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Residential campus foundation stone-laying ceremony Aga Khan Academy Mombasa
14 August 2007
Salim Bhatia's welcoming remarks at the residential campus foundation stone-laying ceremony, Aga Khan Academy Mombasa
Chief Guest: The Honourable Professor George Saitoti,
Honourable Members of Parliament,
The Provincial Commissioner,
Your Worship the Mayor,
It is my great pleasure to welcome you today to this ceremony for the residential campus of the Aga Khan Academy in Mombasa.
I am particularly happy to welcome our Chief Guest, the Honorable Professor George Saitoti, Minister for Education for Kenya, and salute his role in the development of the Government’s policy to provide free primary and now free secondary education in Kenya.
At this time, we envisage a network of 18 campuses across 14 countries in East Africa, South and Central Asia, and the Middle East. Once fully developed, the network of Aga Khan Academies will be teaching 20,000 students who possess the potential to become future leaders of civil society. The 505 students at the Aga Khan Academy in Mombasa are at the front of that line. A first step in the process of developing the network of Academies is to make the Aga Khan Academy in Mombasa the best school possible since it serves as the flagship for the others that will follow. Our first cohort of students took their International Baccalaureate Diploma exams in June, and they performed well. Their overall average was nearly two points above the global average. 2 of the 22 students who took the exams scored in the top 3% of the 180,000 students globally, and 4 of the 22 scored in the top 10%. We are proud of their accomplishments and of the quality of education they received at this school. A remarkable aspect of this achievement is that very few of the faculty who taught these successful students had prior experience teaching the International Baccalaureate curriculum. Through their dedicated hard work and the Academy’s strong commitment to professional development, our faculty has become accomplished teachers as measured by a global standard.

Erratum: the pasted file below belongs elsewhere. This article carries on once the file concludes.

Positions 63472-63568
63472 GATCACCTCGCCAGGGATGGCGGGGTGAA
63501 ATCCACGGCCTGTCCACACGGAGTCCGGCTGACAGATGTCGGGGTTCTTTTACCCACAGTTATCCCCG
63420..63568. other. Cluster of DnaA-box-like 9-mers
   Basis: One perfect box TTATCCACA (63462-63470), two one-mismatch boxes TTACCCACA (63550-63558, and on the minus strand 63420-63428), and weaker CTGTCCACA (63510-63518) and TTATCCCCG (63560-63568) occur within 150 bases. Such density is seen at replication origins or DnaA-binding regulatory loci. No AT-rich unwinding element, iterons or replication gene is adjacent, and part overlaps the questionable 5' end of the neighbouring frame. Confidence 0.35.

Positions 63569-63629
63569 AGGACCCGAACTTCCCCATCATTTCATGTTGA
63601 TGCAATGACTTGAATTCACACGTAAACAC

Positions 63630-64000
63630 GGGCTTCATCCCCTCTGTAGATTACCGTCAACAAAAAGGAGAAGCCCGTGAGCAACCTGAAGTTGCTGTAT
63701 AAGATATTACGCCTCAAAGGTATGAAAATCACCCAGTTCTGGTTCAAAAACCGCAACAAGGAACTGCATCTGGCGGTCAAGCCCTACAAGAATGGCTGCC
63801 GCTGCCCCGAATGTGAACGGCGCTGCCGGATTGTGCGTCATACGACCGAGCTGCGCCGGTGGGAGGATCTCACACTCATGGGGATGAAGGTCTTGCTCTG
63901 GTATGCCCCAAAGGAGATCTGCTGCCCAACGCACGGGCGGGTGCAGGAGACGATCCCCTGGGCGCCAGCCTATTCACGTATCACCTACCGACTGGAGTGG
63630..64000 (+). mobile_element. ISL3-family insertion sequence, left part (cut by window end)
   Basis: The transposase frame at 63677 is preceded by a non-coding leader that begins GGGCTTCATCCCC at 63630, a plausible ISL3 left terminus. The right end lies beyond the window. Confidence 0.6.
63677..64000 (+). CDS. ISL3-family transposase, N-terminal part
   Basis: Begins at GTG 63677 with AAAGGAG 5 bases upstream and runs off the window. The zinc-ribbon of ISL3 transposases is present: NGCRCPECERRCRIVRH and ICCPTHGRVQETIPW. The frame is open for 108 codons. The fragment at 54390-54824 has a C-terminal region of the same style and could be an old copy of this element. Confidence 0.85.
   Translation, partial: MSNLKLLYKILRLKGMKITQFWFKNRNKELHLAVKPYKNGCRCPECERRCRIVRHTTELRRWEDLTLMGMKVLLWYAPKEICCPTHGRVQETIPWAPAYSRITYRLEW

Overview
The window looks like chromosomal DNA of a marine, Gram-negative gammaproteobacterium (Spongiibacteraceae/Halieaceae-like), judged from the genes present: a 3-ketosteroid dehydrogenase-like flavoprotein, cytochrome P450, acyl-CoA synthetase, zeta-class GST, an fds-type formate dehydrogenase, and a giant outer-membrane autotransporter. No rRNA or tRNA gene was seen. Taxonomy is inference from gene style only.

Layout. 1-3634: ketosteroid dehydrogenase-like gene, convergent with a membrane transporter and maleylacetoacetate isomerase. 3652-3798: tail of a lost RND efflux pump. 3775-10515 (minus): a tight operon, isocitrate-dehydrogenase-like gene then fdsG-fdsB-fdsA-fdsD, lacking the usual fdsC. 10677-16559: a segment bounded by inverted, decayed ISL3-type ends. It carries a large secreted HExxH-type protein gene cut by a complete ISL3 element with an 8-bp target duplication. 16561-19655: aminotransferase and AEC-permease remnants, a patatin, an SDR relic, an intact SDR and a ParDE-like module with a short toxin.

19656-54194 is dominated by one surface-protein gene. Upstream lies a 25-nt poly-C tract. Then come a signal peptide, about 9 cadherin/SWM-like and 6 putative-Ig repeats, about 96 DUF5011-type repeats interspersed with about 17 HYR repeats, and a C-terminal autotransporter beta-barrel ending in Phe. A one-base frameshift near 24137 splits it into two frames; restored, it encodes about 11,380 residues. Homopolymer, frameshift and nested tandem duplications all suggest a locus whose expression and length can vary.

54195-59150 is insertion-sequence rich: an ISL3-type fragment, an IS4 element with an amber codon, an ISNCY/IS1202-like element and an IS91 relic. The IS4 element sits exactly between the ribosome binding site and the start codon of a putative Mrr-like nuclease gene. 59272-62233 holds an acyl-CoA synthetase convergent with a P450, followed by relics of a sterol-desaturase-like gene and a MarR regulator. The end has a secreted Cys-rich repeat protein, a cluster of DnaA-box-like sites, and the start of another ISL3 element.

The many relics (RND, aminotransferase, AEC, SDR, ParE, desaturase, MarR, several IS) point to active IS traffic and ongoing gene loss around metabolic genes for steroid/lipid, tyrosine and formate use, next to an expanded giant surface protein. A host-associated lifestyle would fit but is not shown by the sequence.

I am proud to congratulate our faculty and school leaders on this occasion.
The Aga Khan Academy, Mombasa, swim team is one of the top teams in Kenya and includes two national champions. The Academy’s extensive community service program has established vital links to neighboring communities.
While the IB Diploma results provide an objective, globally based measure of our students’ academic performance and while their athletic prowess can be measured by record-breaking times and winning scores, ultimately we hope that the qualities that are harder to measure – qualities of strong ethical leadership, self-discipline, a pluralistic outlook, and civic responsibility -- are those that will distinguish Aga Khan Academy graduates.
Clearly, His Highness’s commitment to establishing this broad network of world-class schools represents an enormous investment of material and human resources. This commitment stems from the conviction that provided a world-class education, exceptional students from any background can fully achieve their significant potential and in so doing improve their lives, the lives of their families, their communities, their country, and the world. One reflection of His Highness’s commitment is that the fees families pay today cover less than one-half of the actual cost of education. In addition, many students receive some level of financial aid.